Gentlemen’s Club Property Could Become Part of Town Park

Gentlemen’s Club Property Could Become Part of Town Park

The owner of The Oasis club in Smithtown is in talks with town officials to negotiate a sale of the building. Photo by Donna Deedy

Smithtown landmarks have changed regularly throughout the centuries, but one town staple has basically remained the same for decades. The Town of Smithtown is hoping to do something about that — changing a topless bar to a place where families can enjoy recreational time on the water.

If the Smithtown Town Board’s proposed plans go through, The Oasis Gentlemen’s Club, across from the iconic bull statue, may become part of a town park through condemnation. The issue was discussed at an Oct. 27 special town meeting and public hearing via Zoom. The club sits on two lots of land that are the equivalent of a fifth of an acre. Smithtown hopes to acquire the property to use for a public park that will have waterfront access to the Nissequogue River that sits right behind it, joining up with what is now a county park slightly east of Oasis.

If all goes as planned, Smithtown will make a park swap with Suffolk County. The county will acquire the town’s Bill Richards Park next to Blydenburgh County Park, while Suffolk will hand over Paul T. Given County Park to Smithtown.

During the Oct. 27 special meeting, Peter Hans, Smithtown planning director, said the Oasis property is zoned for neighborhood business. The planning director said the structure predates an assessment done by the town in 1947. That year, it was listed as Cliff’s Tavern Barroom. Hans said the building is not on the historic sites inventory.

During the meeting, the planning director pointed to other county and town parks in the vicinity of the building and said Smithtown is updating its Local Waterfront Revitalization Program. He added that in 1989 the Town Board adopted the program which includes the Oasis parcel for acquisition for conservation.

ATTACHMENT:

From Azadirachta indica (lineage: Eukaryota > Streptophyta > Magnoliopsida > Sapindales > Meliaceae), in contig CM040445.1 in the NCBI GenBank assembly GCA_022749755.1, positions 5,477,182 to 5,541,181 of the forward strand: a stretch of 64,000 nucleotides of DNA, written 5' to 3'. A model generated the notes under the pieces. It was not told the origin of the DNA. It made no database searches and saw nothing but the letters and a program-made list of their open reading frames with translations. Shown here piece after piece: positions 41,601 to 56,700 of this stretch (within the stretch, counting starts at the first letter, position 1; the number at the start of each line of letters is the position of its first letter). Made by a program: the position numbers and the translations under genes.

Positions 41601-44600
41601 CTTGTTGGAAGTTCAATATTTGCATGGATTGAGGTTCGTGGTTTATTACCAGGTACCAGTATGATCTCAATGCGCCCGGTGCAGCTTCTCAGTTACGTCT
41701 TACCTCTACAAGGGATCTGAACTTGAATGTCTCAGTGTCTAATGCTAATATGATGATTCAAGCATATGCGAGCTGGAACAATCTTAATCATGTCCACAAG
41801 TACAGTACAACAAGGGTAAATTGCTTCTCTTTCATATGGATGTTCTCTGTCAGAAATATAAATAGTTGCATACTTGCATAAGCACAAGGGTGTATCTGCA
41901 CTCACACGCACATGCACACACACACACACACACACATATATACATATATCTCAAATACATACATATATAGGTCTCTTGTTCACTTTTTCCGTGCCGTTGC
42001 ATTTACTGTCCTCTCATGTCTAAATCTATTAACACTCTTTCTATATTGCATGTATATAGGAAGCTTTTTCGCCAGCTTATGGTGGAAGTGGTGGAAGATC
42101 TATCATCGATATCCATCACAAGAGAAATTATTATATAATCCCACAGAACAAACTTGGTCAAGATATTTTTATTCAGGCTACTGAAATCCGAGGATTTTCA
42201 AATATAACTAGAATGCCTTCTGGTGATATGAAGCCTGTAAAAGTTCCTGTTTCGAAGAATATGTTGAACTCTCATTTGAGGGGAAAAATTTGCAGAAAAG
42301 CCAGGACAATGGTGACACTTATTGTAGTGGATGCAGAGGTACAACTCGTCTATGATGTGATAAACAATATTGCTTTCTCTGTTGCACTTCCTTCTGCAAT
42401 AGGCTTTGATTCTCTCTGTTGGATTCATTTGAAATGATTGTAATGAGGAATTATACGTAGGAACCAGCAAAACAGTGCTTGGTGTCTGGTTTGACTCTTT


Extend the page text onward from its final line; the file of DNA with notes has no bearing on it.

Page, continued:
“It is located in an environmentally sensitive area,” he said. “You have the river directly adjacent. There’s a sanitary system on the property, and if the property were redeveloped, there’s potential to remove or update the sanitary system. So, as it stands right now, we’re just in the concept stage, but there is potential to redevelop the whole waterfront around the whole area for park purposes.”

Thomas Murray, from Pelham Manor who has owned the business and property since 2002, spoke at the meeting. Murray said he paid for an appraisal in December 2017, and the town attorney countered with another around a year later. He said since then “no offer has been forthcoming since I started this process in 2017.” However, he is still open to negotiating with the town to avoid any litigation.

Murray said all taxes and bills have been made timely, the bar hasn’t caused many problems relative to other bars and there is a tenant upstairs who maintains the property.

“Residents of the area have and are employed at the business, depending on the employment for their livelihood,” he said. “I conduct business with other companies in the area, which helps improve the local economy.”

He added, “I would say going back to the Bull Creek, this bar has been a safe rite of passage for many in the area.”

The building has been used for adult entertainment since 1979 and was once named the Bull Creek Inn. Members of the Facebook group “You know you’re from Smithtown, New York if:” also remember the business having names such as Habitat and Rosebuds after Cliff’s Tavern Barroom was no longer in business.

Town of Smithtown spokesperson Nicole Garguilo said discussions about an acquisition began in 2018.

“In May of 2019, the Town commissioned an appraisal and presented our valuation to the property owner and his attorney in or about September 2019,” she said. “In January of 2020, the town received a counter-offer for an amount that simply could not be justified given the town’s appraisal.  Later that month the town commissioned a condemnation appraisal for the property.”
The town has 90 days after the Oct. 27 public hearing to make a decision.

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